Hope Contagium

A therapy journal of self-obsession, depression and meaning.

Category: Quotes

Searching an Understanding

So I can see how a woman who’d long slept restlessly on peas might have difficulty lying on an anvil. Nevertheless, it’s a pity that she couldn’t remain within the still, serene well of sheer incomprehension. Oh, I realize you can’t stay bewildered – the need to understand or at least to pretend you do is too great – but I myself have found wide white mystification a place in my mind that is blessedly quiet. And I fear that Mary’s alternative outrage, her evangelical fever to bring the guilty to book, is a clamorous place that creates the illusion of a journey, a goal to be achieved, only so long as that goal remains out of reach.

 – Page 79, We Need to Talk About Kevin (2003), Lionel Shriver

The Unsaid

It may have been disingenuous of me to imply at the start of my last letter that when we conferred at the end of a day, I told all. To the contrary, one of the things that impels me to write is that my mind is huge with all the little stories I never told you.

 – Page 13, We Need to Talk About Kevin (2003), Lionel Shriver

Damage

I thought at the time, only a month or so after – whatever am I going to call that Thursday? – that I couldn’t be horrified anymore, or wounded. I suppose that’s a common conceit, that you’ve already been so damaged that damage itself, in its totality, makes you safe.

– Page 8, We Need to Talk About Kevin (2003), Lionel Shriver

Everything and Ulla Vilstrup

If you can’t handle some hardship, you aren’t equipped to handle life
Life is what you make of it

– Alting og Ulla Vilstrup (1998) by Kim Fupz Aakeson
Danish author born in 1958

Feliz

Happy. That’s exactly my problem.
That I can’t be happy. I never have been.
Not even when good things happen to me.
You can’t imagine what it means to wake up
every day with no motivation.
The effort it takes me to find a reason.
Just one. Not to let it all go to hell.
And believe me. I give it my best shot.
My very best. Every day of my life.

 – Mientras duermes (2011), translation from movie

Virginia Woolf’s Depression

If left to herself, she would have eaten nothing at all and would have gradually starved to death. It was extraordinarily difficult ever to get her to eat enough to keep her strong and well. Pervading her insanity generally there was always a sense of some guilt, the origin and exact nature of which I could never discover; but it was attached in some peculiar way particularly to food and eating. In the early acute, suicidal stage of the depression, she would sit for hours overwhelmed with hopeless melancholia, silent, making no response to anything said to her. When the time for a meal came, she would pay no attention whatsoever to the plate of food put before her. I could usually induce her to eat a certain amount, but it was a terrible process. Every meal took an hour or two; I had to sit by her side, put a spoon or fork in her hand, and every now and again ask her very quietly to eat and at the same time touch her arm or hand. Every five minutes or so she might automatically eat a spoonful.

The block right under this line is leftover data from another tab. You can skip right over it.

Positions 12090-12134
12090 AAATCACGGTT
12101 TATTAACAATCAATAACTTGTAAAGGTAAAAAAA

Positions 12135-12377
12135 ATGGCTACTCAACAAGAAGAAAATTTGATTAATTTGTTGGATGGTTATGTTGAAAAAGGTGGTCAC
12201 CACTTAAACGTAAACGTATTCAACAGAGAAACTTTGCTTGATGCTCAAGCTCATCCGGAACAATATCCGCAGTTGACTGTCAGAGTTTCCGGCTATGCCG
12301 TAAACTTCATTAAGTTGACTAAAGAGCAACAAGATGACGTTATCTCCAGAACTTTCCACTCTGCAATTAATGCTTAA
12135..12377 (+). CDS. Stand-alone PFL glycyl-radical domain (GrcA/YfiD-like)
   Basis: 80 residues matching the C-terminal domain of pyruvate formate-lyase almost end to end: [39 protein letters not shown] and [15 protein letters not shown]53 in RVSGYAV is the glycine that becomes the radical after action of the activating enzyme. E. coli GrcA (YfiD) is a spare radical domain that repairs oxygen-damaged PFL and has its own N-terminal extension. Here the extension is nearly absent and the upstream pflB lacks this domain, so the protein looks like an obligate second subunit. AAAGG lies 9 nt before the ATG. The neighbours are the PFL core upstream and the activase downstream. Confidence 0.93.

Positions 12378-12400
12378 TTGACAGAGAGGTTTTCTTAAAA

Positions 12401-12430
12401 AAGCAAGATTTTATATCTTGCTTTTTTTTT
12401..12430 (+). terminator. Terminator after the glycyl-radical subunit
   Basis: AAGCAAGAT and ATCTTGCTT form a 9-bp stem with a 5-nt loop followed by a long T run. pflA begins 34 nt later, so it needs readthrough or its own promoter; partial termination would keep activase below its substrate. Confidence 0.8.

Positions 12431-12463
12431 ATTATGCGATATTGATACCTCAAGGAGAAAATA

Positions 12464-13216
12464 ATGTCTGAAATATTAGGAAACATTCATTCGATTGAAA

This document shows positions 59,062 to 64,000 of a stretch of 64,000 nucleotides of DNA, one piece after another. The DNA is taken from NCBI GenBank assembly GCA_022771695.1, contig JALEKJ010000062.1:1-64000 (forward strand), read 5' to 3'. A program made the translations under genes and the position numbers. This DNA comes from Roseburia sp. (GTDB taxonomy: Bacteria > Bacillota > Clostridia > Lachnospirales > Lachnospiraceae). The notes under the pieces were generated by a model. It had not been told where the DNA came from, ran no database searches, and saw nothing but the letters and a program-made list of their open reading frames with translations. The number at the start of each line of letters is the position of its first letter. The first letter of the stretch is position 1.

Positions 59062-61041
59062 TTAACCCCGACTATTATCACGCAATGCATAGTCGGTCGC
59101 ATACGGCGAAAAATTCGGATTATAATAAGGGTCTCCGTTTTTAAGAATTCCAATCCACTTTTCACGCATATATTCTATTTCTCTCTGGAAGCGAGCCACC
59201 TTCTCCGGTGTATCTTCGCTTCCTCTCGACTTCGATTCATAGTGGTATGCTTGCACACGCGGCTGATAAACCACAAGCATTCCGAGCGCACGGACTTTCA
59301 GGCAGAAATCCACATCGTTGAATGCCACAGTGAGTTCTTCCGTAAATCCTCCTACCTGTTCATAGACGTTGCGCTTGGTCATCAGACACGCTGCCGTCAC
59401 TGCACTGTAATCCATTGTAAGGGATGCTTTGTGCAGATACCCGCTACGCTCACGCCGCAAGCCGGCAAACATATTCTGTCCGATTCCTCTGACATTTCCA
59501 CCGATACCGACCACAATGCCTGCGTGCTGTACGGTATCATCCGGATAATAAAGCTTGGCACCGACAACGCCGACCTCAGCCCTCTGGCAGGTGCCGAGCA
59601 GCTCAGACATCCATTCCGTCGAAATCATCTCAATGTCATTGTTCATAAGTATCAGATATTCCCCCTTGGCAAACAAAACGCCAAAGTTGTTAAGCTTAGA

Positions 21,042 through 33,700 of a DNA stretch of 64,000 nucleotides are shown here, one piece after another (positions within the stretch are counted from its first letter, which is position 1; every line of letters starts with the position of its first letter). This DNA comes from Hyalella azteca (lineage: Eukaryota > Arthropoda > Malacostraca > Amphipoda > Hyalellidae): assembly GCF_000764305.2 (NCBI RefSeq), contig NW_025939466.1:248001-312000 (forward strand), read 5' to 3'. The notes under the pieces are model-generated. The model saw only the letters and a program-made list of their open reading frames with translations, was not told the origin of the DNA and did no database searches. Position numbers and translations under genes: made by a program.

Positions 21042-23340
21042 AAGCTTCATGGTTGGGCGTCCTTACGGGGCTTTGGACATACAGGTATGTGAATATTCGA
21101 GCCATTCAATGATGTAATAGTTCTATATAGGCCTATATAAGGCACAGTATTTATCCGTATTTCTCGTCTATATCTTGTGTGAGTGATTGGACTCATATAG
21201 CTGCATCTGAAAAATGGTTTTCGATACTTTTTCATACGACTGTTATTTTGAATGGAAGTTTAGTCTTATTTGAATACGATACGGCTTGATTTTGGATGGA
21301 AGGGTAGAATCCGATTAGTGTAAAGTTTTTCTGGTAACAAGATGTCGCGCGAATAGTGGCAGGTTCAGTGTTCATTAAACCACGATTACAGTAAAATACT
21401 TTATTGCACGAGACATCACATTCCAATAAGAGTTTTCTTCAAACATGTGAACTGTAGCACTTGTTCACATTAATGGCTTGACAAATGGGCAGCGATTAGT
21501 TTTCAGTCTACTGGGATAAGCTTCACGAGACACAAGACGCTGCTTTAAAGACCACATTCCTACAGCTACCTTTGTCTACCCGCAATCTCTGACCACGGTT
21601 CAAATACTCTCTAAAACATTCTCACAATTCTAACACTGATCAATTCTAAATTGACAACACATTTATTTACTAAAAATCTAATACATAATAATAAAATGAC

– A description of Virginia Woolf’s depression, from Leonard Woolf’s diary (Virginia Woolf: 1882-1941)
With gratitude to The Noonday Demon by Andrew Solomon

Becoming Depressed

The air seems thick and resistant, as though it were full of mushed-up bread. Becoming depressed is like going blind, the darkness at first gradual, then encompassing; it is like going deaf, hearing less and less until a terrible silence is all around you, until you cannot make any sound of your own to penetrate the quite. It is like feeling your clothing slowly turning into wood on your body, a stiffness in the elbows and the knees progressing to a terrible weight and an isolating immobility that will atrophy you and in time destroy you.

– Page 50, The Noonday Demon (2001), Andrew Solomon

Embrace Your Misery

Endure and persist: this pain will one day be good for you.
In other words: “Welcome this pain, for you will learn from it.

 – Ovid (43 BC-17 AD), Roman poet
With gratitude to Marius De Romanus and The Noonday Demon

Forget, work, love

‘Depression is under the skin, all the surface of the body has the depression just below it, and we cannot take it out; but we can try to forget the depression even though it is right there.’ […] ‘There is a final step,’ she said to me after a long pause. ‘At the end, I teach them the most important thing. I teach them that these three skills – forgetting, working, and loving – are not three separate skills, but part of one enormous whole, and that it is the practice of these things together, each as part of the others, that makes a difference. It is the hardest thing to convey’ – she laughed – ‘but they all come to understand this, and when they do – why, then they are ready to go into the world again.’

 – Phaly Nuon, The Noonday Demon (2001), Andrew Solomon

Chain of Influence

If you save the women, it has been said, they will in turn save the children, and so by tracing a chain of influence one can save the country.

 – Page 34, The Noonday Demon (2001), Andrew Solomon

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